For all of your ice cream lovers out there, we have some good news and some bad news. The good news is that, the latest ice cream recalls relating to Listeria monocytogenes are most likely not the fault of the ice cream manufacturers. However, if you are a cookie dough lover – in or out of ice cream – I have some sad news for you. It is the cookie dough to blame.

After the 2015 Listeria outbreak relating to Blue Bell last year, reading more woes about Listeria in Blue Bell ice cream was enough to cause concern. However, since the initial Blue Bell recall this year, there have now been three other ice cream companies who have recalled their products due to Listeria monocytogenes contamination – Blue Bunny, Chocolate Shoppe Ice Cream Company, Inc., and Nestle USA. It is unknown at this time if cookie dough or related products is the culprit in the Nestle USA recall.

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The Current Recalls

Blue Bell Creameries

To recap, Blue Bell Creameries issued a recall in late September 2016 for its Chocolate Chip Cookie Dough and Cookie Two Step ice cream flavors. The products involved in the recall, Chocolate Chip Cookie Dough and Cookie Two Step, were sold in half gallons and pints by retailers in ten states: Alabama, Florida, Georgia, Kentucky, Louisiana, Mississippi, North Carolina, South Carolina, Tennessee, and Virginia. You can identify the product by the code date at the bottom of the carton. On October 10, 2016, Blue Bell expanded its recall to include additional flavors: Blue Bell Blue Monster, Blue Bell Chocolate Chip Cookie, and Blue Bell Krazy Kookie Dough. Blue Bell sold these flavors in three gallon packages to food service outlets. The company distributed these flavors in the following states: Alabama, Arkansas, Florida, Georgia, Kansas, Kentucky, Louisiana, Mississippi, Missouri, New Mexico, North Carolina, Oklahoma, South Carolina, Tennessee, Texas and Virginia. Blue Bell commented this week that the expansion comes soon after Aspen Hill, Inc. informed them of additional affected cookie lots made between February 2, 2016 and September 7, 2016. Blue Bell is also adamant that their recall is proceeding in cooperation with the Food and Drug Administration. For more information on Blue Bell’s recalls, please visit the Food and Drug Administration here or Blue Bell’s website.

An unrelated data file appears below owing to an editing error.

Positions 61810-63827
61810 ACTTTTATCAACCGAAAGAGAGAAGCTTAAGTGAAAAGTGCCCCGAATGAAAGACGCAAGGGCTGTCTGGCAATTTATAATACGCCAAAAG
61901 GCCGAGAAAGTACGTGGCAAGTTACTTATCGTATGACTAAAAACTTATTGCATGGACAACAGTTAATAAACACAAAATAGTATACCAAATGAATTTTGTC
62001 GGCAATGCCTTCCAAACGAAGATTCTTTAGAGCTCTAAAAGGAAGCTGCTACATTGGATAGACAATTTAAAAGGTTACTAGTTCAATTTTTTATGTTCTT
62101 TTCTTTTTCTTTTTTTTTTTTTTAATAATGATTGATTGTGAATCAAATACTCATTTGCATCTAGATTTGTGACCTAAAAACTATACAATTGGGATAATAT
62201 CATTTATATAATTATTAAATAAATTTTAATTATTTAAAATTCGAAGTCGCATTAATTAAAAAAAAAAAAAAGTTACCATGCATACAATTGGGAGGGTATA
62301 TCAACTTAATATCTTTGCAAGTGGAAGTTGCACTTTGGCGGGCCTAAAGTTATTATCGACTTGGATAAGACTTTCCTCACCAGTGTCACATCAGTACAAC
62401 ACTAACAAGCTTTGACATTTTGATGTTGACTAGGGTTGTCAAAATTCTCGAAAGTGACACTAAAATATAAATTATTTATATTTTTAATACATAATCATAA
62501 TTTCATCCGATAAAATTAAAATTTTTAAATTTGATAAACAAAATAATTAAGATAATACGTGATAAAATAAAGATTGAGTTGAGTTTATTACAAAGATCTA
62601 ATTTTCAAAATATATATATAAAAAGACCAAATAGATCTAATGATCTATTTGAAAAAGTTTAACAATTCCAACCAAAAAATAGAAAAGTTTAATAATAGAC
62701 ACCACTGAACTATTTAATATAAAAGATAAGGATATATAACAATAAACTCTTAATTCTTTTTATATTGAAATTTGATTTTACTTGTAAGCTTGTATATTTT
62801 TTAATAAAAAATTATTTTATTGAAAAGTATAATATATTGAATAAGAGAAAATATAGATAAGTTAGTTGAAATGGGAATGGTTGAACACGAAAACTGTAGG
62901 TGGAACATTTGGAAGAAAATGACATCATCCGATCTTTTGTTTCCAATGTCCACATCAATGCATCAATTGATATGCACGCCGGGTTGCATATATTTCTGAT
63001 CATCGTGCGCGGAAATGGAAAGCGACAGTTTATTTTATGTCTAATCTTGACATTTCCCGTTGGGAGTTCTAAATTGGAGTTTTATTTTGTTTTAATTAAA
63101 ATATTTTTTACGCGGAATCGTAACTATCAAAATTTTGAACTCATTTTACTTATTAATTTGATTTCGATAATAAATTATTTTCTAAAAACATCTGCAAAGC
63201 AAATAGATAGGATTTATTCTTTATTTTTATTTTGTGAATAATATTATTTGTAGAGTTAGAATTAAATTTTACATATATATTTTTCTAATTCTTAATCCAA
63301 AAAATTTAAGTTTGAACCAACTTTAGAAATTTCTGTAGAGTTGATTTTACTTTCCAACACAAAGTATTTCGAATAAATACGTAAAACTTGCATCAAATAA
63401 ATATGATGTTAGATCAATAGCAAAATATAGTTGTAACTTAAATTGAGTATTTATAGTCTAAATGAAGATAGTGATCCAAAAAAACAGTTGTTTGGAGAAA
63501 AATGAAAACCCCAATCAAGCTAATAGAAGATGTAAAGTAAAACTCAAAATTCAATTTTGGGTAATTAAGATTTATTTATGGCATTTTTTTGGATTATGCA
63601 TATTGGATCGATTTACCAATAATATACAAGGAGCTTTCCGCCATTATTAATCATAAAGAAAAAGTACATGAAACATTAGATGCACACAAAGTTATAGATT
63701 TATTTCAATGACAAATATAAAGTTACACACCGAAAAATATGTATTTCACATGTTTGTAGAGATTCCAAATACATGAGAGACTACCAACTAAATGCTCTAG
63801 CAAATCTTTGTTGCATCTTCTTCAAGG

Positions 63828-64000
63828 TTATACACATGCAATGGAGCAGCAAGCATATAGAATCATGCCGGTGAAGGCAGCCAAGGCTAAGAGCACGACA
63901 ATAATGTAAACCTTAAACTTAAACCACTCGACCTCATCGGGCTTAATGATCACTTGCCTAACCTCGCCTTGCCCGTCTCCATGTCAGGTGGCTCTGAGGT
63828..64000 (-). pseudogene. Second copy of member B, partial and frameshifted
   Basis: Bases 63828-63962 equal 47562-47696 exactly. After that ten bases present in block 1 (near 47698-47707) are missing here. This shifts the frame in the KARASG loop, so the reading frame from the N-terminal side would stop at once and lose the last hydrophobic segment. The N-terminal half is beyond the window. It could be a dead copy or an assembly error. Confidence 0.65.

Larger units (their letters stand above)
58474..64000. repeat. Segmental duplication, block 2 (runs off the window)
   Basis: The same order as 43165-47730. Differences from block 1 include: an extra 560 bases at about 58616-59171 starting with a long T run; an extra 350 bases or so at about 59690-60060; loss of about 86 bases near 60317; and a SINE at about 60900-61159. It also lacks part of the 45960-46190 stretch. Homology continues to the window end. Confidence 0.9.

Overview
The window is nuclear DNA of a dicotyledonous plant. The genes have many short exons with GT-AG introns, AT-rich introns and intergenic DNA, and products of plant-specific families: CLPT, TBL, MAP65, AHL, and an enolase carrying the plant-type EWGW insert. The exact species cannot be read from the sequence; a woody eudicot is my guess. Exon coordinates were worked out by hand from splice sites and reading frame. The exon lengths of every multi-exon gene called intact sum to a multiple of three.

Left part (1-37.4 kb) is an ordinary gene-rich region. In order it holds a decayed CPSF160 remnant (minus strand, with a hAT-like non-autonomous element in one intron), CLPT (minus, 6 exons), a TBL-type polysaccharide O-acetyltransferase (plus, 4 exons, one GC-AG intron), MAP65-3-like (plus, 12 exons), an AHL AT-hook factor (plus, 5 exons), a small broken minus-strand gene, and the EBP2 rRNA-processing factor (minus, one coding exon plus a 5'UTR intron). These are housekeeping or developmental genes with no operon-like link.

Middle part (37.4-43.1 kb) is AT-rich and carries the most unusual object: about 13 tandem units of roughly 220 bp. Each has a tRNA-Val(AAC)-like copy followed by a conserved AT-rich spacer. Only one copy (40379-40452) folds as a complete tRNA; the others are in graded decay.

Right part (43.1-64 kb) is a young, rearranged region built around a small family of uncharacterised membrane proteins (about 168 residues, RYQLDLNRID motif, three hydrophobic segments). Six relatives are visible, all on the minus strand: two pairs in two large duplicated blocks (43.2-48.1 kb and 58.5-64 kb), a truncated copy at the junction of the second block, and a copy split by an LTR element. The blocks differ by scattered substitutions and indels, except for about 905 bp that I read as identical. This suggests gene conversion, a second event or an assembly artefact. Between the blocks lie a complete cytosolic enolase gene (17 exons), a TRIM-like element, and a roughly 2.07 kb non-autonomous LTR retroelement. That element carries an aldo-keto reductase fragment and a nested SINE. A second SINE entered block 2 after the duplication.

Blue Bunny

Wells Enterprises, Inc., the corporation behind Blue Bunny ice cream, announced late yesterday that it commenced a voluntary recall of two lots of its Blue Bunny Hoppin’ Holidoodle ice cream. The company, based out of Le Mars, Iowa, has not issued a recall notice on its website at the time of this post, but did make it public on its Facebook page early this week. Furthermore, the company appears to be relatively quiet concerning the recall and contends that it is a “seasonal holiday flavor with very limited geographic distribution in six states.”

The recalled products bear the “best buy date” of February 13, 2018 or February 14, 2018 and are contained in the 46 ounces packages. Wells Enterprises, Inc. only distributed this flavor to six states – Nebraska, Oklahoma, Kansas, Missouri, Arizona, and Texas. You can visit the Food and Drug Administration’s notification here for more information.

Chocolate Shoppe Ice Cream Company